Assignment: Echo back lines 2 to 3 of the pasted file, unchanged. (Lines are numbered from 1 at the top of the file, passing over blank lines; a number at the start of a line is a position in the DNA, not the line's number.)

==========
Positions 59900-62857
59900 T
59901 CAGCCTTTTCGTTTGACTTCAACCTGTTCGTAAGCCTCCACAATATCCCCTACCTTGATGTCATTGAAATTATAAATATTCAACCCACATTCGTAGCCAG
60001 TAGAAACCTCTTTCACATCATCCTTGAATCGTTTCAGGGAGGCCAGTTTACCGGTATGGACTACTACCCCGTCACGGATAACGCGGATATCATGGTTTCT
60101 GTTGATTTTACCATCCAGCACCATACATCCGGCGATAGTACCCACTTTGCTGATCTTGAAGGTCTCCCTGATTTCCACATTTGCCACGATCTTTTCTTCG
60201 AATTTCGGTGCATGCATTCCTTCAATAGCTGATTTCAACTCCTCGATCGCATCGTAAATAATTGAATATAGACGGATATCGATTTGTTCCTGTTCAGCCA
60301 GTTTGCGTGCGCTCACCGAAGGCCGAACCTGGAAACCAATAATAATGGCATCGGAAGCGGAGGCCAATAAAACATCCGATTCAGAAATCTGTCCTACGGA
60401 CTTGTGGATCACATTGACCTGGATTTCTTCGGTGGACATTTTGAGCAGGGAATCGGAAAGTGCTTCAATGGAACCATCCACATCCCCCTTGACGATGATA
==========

59900 T
59901 CAGCCTTTTCGTTTGACTTCAACCTGTTCGTAAGCCTCCACAATATCCCCTACCTTGATGTCATTGAAATTATAAATATTCAACCCACATTCGTAGCCAG